ALIS Bristol - Automated Architecture (AUAR)




UK, Bristol, Knowle West Media Centre


October 2020
Alis Bristol is part of a larger study promoting accessible construction by utilizing repeated plywood blocks that are assembled by non-professionals. The structure in Bristol is a linear structure with two structural cores.

Alis Bristol is a linear structure with two structural cores, one much thicker and solid than the other. The structure is characterized by a long linear beam that sits perpendicular to the existing building. It is a single story structure that's up until April 2021.


The project is an open space made up of fabricated plywood blocks. The blocks are identical except for rare incidents where special structural requirements are needed. The blocks will make up the walls, floors, roof, and structural beams. The project speculates on a potential assembly, disassembly, and reassembly using the same blocks. The reuse of blocks is only used for internal non-structural uses.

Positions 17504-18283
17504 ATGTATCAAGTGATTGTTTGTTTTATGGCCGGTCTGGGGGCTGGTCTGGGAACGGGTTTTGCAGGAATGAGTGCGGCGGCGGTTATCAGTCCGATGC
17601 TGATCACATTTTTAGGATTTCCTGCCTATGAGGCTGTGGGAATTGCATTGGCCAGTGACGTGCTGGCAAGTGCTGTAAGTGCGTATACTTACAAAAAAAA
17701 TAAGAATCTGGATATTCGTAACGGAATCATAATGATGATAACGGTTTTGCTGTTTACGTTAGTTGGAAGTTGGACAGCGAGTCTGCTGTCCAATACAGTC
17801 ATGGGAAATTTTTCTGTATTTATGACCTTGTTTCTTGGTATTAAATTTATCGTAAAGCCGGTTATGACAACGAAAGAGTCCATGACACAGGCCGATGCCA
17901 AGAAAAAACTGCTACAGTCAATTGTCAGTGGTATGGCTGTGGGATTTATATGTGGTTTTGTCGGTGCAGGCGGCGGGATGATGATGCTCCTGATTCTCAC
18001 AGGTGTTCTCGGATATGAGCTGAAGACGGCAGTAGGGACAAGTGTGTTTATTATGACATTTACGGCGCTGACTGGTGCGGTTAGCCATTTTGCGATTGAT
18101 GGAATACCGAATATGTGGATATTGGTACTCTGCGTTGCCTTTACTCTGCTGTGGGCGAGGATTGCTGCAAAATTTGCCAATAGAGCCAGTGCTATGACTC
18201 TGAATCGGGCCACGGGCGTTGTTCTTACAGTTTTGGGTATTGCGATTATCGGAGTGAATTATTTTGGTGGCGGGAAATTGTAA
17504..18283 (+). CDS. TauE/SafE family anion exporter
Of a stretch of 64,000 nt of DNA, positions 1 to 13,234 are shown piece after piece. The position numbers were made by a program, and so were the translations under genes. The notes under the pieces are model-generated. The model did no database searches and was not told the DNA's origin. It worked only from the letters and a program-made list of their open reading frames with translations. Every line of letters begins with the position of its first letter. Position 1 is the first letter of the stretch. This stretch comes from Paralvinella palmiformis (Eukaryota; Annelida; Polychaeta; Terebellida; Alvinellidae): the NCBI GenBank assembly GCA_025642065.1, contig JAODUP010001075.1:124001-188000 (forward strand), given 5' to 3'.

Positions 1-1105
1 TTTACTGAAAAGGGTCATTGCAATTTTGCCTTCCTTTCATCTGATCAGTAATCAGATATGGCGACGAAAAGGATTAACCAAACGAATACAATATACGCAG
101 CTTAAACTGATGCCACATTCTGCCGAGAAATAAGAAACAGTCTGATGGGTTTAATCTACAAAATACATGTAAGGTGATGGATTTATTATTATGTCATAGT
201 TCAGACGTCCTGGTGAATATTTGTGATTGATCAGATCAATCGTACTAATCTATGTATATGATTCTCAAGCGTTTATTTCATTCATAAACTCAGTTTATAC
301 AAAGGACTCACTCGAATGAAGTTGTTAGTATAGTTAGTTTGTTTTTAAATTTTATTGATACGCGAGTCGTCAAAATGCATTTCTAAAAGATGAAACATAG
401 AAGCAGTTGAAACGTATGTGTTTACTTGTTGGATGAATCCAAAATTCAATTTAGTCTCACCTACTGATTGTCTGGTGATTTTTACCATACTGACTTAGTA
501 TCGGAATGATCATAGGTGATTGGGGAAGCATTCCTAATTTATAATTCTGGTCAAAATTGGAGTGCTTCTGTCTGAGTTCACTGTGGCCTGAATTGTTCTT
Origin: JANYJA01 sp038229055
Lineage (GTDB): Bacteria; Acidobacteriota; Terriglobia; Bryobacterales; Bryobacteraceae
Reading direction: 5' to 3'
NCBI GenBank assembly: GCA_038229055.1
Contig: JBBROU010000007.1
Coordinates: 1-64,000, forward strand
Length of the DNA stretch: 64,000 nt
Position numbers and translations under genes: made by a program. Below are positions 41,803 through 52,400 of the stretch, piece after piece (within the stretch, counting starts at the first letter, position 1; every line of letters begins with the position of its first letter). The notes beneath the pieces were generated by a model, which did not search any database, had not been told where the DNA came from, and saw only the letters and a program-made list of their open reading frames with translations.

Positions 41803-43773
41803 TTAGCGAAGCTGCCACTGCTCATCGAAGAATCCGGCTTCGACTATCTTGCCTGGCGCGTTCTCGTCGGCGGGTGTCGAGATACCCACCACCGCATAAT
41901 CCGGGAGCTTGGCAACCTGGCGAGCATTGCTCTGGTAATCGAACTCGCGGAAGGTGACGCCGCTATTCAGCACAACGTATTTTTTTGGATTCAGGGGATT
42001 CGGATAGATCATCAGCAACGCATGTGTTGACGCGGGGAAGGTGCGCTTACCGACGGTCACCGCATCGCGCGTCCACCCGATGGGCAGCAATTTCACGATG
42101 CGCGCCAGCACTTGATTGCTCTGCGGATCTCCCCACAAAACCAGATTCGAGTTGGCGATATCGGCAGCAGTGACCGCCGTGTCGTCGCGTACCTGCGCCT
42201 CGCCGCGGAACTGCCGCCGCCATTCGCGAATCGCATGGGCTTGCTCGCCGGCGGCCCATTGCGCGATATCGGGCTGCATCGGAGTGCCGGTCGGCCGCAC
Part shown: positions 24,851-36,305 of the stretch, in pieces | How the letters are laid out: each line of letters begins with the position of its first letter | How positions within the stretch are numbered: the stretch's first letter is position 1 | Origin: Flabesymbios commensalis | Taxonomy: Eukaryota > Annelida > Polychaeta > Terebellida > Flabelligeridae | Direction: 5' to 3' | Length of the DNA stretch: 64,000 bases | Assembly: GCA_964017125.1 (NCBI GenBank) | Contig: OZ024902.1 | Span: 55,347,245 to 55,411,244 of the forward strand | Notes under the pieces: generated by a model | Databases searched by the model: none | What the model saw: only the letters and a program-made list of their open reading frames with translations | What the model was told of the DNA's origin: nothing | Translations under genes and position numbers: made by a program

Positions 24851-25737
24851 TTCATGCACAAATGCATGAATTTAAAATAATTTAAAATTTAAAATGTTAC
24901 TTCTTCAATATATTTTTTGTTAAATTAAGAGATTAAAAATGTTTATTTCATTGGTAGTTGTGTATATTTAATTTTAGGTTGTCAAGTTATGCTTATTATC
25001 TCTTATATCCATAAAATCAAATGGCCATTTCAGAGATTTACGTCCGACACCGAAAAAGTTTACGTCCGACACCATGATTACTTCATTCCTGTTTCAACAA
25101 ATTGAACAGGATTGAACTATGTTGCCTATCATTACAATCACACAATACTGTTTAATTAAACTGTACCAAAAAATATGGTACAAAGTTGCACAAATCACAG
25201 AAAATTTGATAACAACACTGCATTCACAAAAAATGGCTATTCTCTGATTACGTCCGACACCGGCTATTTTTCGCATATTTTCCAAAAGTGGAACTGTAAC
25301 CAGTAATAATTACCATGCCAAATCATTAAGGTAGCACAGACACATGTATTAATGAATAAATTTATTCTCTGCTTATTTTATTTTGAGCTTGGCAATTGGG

The plywood rectangular hollow bricks are fabricated by hand. The blocks are staggered when possible and a flemish bond is introduced to improve structural performance when blocks overlap. The blocks rely on nails, blots and glue to form a rigid structural section.


The structure is not built or installed by a professional contractor but by volunteers as well as AUAR staff. It is part of a larger study into participatory and co-operative construction methods where the construction system facilitates assembly promoting accessible construction.